The precipitation this month is due to what is called an atmospheric river, with the jet stream off of the Pacific Ocean pushing a coridor of moisture-rich air inland.

He said that had been happening south and east of Montana, but, as typically happens, the jet stream pushed farther north as the year moved toward summer.

Last week it started pushing moisture-rich air into this area.

It has impacted much of Montana, with the same atmospheric river that brought the flood-causing rains in and around Yellowstone National Park creating the rains that hit the area last week and that caused the Beaver Creek Park flooding Wednesday.

But the moisture has been desperately needed in this area, with the lack of hay and pastures leading to livestock producers selling off stock and crop producers saying they had crops that were starting to burn in May.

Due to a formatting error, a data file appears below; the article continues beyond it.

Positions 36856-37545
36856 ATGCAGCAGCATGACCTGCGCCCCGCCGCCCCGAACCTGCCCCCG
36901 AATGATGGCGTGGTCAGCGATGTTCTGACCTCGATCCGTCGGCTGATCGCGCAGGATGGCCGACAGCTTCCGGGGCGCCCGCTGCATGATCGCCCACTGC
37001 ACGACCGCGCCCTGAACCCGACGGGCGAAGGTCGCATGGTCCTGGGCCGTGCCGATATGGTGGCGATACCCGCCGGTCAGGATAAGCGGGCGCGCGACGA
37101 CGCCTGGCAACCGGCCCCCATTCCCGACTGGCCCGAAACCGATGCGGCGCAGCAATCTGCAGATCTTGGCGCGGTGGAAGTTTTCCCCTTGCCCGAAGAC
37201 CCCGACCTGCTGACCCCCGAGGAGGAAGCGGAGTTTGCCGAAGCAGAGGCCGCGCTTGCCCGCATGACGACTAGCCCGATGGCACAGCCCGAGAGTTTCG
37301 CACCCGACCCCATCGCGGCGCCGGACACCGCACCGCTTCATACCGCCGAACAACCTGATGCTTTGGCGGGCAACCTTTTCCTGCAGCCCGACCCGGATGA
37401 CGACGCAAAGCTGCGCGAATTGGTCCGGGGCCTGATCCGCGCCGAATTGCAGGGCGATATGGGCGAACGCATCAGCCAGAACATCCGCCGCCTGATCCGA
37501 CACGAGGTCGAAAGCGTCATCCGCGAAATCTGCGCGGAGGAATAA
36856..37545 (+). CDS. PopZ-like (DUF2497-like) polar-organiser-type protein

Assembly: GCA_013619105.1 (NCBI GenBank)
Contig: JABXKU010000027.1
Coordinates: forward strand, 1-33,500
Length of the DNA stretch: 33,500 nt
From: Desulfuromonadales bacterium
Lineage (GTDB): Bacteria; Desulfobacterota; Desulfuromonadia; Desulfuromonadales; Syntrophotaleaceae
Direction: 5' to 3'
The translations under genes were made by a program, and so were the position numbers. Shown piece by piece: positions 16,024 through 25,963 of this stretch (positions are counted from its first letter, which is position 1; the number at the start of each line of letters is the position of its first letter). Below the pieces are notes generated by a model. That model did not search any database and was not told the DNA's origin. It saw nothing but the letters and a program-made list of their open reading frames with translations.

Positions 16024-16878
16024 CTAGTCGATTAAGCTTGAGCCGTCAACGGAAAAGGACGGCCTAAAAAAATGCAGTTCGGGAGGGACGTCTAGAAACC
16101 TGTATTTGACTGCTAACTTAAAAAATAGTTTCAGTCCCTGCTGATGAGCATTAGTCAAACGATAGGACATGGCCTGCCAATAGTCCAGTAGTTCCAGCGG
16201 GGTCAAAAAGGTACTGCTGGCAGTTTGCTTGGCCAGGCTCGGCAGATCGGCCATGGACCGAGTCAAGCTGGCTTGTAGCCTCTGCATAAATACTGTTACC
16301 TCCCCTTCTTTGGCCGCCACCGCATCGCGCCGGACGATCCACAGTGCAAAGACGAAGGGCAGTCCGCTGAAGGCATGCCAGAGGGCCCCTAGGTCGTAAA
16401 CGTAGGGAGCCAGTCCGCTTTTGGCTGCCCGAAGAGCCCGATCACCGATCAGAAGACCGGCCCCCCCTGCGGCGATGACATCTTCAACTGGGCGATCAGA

In Havre, the recording station at the airport had reported that Havre had .41 inches of precipitation for the month by the end of May, 1.45 inches short of the normal monthly amount of 1.86 inches. At that point, Havre was 2.73 inches short of the normal amount for the calendar year, 1.45 inches instead of 4.18 inches, and 2.53 inches short for the Oct. 1 though Sept. 30 water year, 3.29 inches instead of 5.82 inches.

With the 2.87 inches recorded by Wednesday night, Havre was 1.52 inches above the normal value for June 15, 1.35 inches.

But Havre was still short for the calendar year - 4.32 inches with the normal value 5.53 inches - and the water year. The water year normally sees 7.17 inches by June 15 and Havre had 6.16 inches this year.

Classon said the jet stream off the Pacific normally pushes farther north by the end of June, bringing dryer weather to this region as July rolls in, and the early models predicted that this year as well. By June 25 go the start of July, precipitation was expected to drop off in this area.

But with the incredibly active jet stream bringing storms to Montana, the confidence in that is decreasing, with heavy precipitation possibly continuing.

"We'll just have to see," Classon said.